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News and Blog Articles
There’s nothing quite as refreshing as enjoying fresh fruit in the heat of summer. And fruit doesn’t get any fresher than when it’s just been picked straight from the tree! Fruit trees are notorious for being difficult to maintain, and many would-be fruit enthusiasts end up disappointed when all their hard work doesn’t yield any…well…fruit.
And don’t get us wrong, fruit trees aren’t easy. They’re pretty high-maintenance, and can be fickle, especially in the temperamental temperatures of Georgia summers and winters. But, for those willing to put in the elbow grease, here’s a list of some handy tips on how to grow fruit trees in Georgia!
Fruit trees need a lot of nutrients in order to actually grow fruit. If you plant fruit trees too close to each other, their roots will end up competing for resources, which will weaken all the trees involved.
Room to Grow
When you dig a hole to plant your tree, make it about twice as wide as the root ball or tree’s container. You’ll fill this in with nutrient-rich soil, of course, but doing this loosens the ground around the roots so they have an easier time spreading. This gives your tree a much better chance of successfully establishing itself.
Fun in the Sun
While the summer heat isn’t always the best thing for fruit trees, they definitely need sun exposure. Be sure to choose a full-sun location (6 to 8 hours of direct sunlight every day).
Don’t Forget Drainage
Fruit trees definitely need a lot of water, but they also don’t like their soil to be sopping wet. A well-drained area will ensure that any excess liquid won’t stick around to rot the roots.
Pro Tip – a good way to ensure good drainage is to plant on a slope or incline!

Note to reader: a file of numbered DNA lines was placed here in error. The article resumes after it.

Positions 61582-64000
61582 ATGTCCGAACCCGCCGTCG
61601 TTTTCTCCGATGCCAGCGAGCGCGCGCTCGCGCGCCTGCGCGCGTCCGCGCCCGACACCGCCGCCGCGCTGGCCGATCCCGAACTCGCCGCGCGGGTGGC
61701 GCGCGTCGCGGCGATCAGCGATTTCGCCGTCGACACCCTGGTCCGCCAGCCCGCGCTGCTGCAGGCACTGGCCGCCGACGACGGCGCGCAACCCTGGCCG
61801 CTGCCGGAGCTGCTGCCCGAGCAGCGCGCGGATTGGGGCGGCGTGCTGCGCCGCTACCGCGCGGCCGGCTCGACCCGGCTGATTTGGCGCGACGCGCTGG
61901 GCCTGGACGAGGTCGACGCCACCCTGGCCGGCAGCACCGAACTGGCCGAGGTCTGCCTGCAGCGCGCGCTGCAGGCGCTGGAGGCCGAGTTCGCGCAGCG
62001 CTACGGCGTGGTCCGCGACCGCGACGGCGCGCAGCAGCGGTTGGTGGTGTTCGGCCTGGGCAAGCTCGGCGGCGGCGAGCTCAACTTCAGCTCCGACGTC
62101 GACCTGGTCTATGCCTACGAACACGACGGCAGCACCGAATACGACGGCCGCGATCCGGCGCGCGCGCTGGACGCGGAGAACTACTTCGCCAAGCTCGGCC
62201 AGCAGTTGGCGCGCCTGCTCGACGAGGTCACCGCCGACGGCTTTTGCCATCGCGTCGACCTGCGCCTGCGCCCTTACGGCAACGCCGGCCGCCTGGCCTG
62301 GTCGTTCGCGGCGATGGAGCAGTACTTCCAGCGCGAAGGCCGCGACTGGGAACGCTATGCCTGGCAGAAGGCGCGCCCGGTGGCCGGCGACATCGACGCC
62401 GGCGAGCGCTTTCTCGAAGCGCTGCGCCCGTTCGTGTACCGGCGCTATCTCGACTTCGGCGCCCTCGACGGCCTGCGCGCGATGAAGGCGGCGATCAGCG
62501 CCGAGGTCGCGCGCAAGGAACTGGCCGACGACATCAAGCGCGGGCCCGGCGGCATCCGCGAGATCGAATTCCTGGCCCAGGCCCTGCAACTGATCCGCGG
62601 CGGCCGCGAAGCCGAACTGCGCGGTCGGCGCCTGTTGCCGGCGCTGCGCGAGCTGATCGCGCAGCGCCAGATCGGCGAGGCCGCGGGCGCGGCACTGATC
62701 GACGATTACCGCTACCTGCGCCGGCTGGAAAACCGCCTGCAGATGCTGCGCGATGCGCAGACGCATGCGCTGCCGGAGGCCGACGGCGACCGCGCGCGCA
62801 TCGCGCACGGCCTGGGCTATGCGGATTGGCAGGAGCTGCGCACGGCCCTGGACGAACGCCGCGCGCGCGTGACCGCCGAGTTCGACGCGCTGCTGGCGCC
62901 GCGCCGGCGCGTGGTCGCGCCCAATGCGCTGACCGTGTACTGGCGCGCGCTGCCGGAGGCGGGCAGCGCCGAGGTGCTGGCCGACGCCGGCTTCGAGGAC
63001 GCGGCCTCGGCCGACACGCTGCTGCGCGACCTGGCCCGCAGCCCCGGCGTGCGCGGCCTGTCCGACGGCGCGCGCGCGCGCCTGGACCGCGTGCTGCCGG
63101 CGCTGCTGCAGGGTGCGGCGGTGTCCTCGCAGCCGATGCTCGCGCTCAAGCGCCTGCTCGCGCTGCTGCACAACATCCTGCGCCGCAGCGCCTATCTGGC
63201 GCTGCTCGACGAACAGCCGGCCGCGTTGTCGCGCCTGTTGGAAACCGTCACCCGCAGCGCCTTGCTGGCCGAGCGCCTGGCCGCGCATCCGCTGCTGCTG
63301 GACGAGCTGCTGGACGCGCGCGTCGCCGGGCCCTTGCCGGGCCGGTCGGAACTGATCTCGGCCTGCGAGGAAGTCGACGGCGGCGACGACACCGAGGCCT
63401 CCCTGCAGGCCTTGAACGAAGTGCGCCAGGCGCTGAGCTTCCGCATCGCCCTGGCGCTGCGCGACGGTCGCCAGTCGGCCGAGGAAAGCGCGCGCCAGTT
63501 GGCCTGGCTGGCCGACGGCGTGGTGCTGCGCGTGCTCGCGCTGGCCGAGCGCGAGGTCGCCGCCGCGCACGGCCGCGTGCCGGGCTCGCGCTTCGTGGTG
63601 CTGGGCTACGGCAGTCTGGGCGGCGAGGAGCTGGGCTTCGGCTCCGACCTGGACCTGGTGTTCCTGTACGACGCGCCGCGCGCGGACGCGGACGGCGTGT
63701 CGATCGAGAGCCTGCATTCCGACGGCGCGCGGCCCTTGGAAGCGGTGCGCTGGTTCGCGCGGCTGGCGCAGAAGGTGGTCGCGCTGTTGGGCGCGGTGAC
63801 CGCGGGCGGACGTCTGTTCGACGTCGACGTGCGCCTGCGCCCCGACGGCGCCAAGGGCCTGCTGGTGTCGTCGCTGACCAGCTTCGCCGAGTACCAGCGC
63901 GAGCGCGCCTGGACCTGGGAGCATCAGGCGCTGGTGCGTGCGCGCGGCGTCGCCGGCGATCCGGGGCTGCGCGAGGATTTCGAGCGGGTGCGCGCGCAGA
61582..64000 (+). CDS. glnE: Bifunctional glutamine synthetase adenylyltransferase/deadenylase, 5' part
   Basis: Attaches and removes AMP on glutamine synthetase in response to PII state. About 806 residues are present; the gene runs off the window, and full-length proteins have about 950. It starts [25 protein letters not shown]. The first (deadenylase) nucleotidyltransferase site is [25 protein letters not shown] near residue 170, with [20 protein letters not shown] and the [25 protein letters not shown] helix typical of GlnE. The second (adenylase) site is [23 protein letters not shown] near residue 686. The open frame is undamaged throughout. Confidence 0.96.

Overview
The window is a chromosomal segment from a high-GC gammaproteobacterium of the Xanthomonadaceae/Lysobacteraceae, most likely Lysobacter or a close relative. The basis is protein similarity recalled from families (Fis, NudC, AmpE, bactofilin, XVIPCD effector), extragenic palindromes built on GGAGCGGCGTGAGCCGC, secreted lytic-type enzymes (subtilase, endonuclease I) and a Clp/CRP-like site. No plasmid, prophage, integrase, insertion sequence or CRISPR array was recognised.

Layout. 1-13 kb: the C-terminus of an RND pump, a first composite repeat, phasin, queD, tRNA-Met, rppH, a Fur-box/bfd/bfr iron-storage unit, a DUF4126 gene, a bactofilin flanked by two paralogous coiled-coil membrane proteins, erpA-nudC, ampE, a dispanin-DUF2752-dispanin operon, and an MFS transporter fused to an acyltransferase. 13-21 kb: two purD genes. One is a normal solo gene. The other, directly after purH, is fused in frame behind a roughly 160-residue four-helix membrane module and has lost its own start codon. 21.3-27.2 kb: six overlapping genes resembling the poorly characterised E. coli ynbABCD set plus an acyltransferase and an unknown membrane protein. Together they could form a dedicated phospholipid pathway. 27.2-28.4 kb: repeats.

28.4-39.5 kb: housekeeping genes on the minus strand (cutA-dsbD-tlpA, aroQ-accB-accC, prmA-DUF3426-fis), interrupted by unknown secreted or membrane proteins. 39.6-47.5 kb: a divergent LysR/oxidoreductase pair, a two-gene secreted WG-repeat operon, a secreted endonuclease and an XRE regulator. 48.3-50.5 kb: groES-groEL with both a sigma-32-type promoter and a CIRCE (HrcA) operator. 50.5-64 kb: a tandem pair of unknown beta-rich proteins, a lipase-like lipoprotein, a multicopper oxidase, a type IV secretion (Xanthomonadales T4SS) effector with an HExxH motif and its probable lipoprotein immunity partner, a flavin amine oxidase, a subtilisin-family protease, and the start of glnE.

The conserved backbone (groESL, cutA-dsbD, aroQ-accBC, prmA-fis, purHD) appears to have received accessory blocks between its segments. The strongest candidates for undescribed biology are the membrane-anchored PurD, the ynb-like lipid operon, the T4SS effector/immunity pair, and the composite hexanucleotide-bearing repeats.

The Watering Sweet Spot
Most fruit trees will need about 3 inches of water per month. That’s a hard measurement to calculate as far as how much you should water, but a good rule of thumb is to use your thumb. Stick your thumb into the dirt near the base of your tree. If the dirt is dry as far as your thumb can reach, then it’s time to water.
Birds of a Feather
Fruit trees can’t pollinate properly unless there are multiple different varieties of that tree around for cross-pollination. Be sure to plant at least 2 (but preferably more) varieties of whatever fruit tree you choose.
Pro Tip – plant a range of different fruit trees (in addition to different varieties of the same fruit) for best results!
What fruit trees grow best in Georgia?
Most fruit trees will grow in Georgia with some love, but the best fruit trees for Georgia are:
Emily Casuccio is sister and sister-in-law to Rebekah and Scott Rushing, and has over half a decade of experience in copywriting, copyediting, proofreading, and developmental storyboarding. She's worked with both published and undiscovered authors on both fiction and nonfiction, and takes pride in supporting local businesses. Her passion lies in the written word and helping authors of all capacities realize their dreams and achieve their fullest potential. To learn more about her, read samples of her work, or contact her, visit her online portfolio.
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